Vikings' Frazier must take secondary action first

Posted Dec. 05, 2011 @ 1:14 p.m.
Posted By Eric Edholm

There was no question that the usually mild-mannered, composed Leslie Frazier was livid following his team's 35-32 loss to the Broncos, more so than he ever has appeared in his short time as the head coach of the Vikings. And his ire was focused on the defensive backfield, which allowed Broncos QB Tim Tebow — not a noted thrower — to pick apart the Vikings in the second half with a litany of blown coverages and missed assignments.

The PFW Spin

Now is the time to start whacking players who don't fit the Vikings' system for next season. They are wasting time keeping players who are mere stop-gap solutions. The Vikings are 2-10, and there is no reason to use journeyman veterans in key spots when younger, cheaper options must be identified. The players the Vikings were using couldn't execute basic coverages when the Vikings were going for the victory.

"We've got to identify somebody who can come back there and make a play for us when the ball's in the air," Frazier said.

Cover-2 is the Vikings' most common scheme and it's one of the most frequently used defenses in the NFL. And yet the Vikings apparently forgot how to execute it.

"We were just playing a basic coverage with a lead," Frazier said. "To not be able to execute that is a bad thing, because it means you can't play any coverage. …

"The fact that we've got new guys and we're rotating guys because we've had some injuries — that happens. But when you're out there as a professional athlete, you have to find a way to do your job, and we did not find a way to do our job."

Frazier hinted that people might be cut for their sins. We fully endorse this tactic. There's no question how tricky it is to find alternatives for Antoine Winfield, Chris Cook, Husain Abdullah, Asher Allen and Tyrell Johnson, all of whom are hurt and out of the lineup.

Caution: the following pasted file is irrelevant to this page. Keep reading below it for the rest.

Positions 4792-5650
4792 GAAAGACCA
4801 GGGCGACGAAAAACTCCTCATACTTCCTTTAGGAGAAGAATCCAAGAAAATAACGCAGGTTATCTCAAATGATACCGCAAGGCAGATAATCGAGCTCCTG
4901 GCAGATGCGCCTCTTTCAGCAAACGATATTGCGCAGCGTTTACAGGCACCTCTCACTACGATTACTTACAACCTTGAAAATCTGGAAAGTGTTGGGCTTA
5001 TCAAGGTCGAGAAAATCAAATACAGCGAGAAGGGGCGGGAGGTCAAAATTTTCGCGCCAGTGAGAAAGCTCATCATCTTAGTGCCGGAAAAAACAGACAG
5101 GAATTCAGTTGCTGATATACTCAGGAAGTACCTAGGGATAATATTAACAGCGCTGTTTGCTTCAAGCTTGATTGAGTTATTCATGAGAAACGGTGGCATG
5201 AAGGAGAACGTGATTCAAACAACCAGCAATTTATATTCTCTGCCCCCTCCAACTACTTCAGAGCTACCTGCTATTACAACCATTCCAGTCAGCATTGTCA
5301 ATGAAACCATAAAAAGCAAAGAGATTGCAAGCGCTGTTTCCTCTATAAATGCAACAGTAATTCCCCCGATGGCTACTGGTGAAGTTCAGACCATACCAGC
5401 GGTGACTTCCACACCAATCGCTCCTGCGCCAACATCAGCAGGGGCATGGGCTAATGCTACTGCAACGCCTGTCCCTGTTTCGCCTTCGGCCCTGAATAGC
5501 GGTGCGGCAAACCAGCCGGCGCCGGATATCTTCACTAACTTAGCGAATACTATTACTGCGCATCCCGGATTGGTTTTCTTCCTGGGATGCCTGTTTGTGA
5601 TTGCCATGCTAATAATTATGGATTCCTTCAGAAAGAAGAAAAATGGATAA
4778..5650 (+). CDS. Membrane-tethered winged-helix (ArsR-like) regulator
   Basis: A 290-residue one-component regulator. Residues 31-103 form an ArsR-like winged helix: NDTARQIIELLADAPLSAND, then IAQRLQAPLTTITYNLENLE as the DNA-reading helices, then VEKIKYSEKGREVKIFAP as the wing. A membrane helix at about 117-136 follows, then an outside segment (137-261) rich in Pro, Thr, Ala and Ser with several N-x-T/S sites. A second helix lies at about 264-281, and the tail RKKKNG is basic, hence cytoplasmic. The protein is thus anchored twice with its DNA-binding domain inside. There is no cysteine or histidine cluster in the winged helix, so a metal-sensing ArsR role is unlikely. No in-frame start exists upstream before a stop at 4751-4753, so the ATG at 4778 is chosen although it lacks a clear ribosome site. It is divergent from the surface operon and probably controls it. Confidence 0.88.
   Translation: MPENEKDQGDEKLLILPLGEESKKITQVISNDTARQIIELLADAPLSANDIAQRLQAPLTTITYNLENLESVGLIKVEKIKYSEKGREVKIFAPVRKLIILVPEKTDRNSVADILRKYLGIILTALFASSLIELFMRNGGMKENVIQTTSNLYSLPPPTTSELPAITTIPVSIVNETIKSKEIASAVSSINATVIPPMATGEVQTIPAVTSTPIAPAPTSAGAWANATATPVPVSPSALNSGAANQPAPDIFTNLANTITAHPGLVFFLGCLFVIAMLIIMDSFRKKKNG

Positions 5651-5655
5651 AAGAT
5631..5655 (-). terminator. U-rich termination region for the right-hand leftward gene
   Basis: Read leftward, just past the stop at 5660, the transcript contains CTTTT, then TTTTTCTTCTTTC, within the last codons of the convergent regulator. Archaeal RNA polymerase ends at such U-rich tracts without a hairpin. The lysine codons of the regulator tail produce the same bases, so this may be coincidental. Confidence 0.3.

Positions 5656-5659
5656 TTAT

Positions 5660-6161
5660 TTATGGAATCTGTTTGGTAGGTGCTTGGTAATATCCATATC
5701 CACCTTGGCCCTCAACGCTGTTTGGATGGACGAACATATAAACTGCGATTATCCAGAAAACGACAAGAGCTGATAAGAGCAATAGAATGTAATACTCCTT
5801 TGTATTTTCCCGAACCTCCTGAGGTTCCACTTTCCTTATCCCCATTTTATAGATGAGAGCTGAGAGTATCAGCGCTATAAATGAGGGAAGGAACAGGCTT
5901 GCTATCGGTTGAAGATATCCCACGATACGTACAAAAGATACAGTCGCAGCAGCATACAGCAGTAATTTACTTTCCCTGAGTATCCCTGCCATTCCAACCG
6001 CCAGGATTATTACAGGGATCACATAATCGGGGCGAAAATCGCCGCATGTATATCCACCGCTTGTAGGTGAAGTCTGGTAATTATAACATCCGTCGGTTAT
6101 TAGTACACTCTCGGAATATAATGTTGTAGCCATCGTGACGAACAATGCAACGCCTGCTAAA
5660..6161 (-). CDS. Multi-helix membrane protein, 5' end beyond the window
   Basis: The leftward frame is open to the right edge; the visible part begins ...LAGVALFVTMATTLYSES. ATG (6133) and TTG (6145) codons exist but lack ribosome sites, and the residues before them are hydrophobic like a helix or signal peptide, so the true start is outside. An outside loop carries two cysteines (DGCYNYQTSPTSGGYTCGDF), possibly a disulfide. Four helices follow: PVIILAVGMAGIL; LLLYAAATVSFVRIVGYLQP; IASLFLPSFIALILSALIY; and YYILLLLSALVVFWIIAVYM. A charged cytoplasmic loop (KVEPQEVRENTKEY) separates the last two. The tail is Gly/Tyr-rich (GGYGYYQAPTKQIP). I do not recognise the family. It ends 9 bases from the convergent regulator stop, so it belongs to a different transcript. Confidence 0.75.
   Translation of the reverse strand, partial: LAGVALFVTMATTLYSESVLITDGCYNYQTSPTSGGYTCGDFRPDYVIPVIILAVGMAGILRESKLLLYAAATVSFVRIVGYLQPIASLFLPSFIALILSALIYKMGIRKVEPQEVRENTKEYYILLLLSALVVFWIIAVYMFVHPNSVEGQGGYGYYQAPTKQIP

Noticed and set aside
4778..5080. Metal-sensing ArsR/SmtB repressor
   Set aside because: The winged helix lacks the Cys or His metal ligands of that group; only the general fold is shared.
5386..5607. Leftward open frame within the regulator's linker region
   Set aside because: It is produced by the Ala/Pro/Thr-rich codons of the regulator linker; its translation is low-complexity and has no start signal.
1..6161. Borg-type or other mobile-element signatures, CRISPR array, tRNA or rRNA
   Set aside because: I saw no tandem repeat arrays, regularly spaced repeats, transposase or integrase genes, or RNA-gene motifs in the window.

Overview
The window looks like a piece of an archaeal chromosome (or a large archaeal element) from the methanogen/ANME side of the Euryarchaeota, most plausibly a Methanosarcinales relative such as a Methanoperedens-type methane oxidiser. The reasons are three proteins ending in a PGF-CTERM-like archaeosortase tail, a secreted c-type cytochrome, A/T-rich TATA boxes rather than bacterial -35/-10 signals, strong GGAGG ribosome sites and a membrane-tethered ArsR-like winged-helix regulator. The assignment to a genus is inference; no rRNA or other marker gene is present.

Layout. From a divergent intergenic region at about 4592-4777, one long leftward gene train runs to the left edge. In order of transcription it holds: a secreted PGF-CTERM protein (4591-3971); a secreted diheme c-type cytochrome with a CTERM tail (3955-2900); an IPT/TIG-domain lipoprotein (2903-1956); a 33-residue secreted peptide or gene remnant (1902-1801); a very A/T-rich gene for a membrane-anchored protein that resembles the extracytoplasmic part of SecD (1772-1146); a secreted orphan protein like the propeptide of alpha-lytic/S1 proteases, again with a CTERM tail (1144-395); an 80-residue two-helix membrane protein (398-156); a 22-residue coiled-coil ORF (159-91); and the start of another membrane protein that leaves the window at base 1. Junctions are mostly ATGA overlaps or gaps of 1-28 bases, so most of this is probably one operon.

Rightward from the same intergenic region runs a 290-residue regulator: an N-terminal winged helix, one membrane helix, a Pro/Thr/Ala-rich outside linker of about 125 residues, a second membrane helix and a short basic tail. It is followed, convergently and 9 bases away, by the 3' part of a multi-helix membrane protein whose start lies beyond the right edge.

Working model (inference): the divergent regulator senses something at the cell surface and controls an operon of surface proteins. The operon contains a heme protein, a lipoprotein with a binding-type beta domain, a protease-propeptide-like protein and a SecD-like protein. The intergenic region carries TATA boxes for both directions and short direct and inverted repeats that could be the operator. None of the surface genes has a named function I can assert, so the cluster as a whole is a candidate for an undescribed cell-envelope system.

But this is the point where tough decisions have to be made. Anyone who watched Cedric Griffin Sunday (or the rest of the season, for that matter) has to know that he no longer can move with two surgically repaired knees. Benny Sapp is a Frazier favorite, but there is a reason the Chiefs had no use for him and the Dolphins cut him despite their early-season secondary issues. Jamarca Sanford has been given crack after crack to make it as a starting defensive back, but he can't seem to find a place. He and Brandon Burton, who has nickel potential at best, are destined for special-teams work in the future.

Make some tough cuts now. Let promising players such as Mistral Raymond get as much time as possible and learn to lead a group the tough way: through adversity. Frazier is a defensive coach with a heavy background in the secondary. He knows this is his bread and butter, as does the team, so he has to take control of this unit and make some tough decisions before the season ends.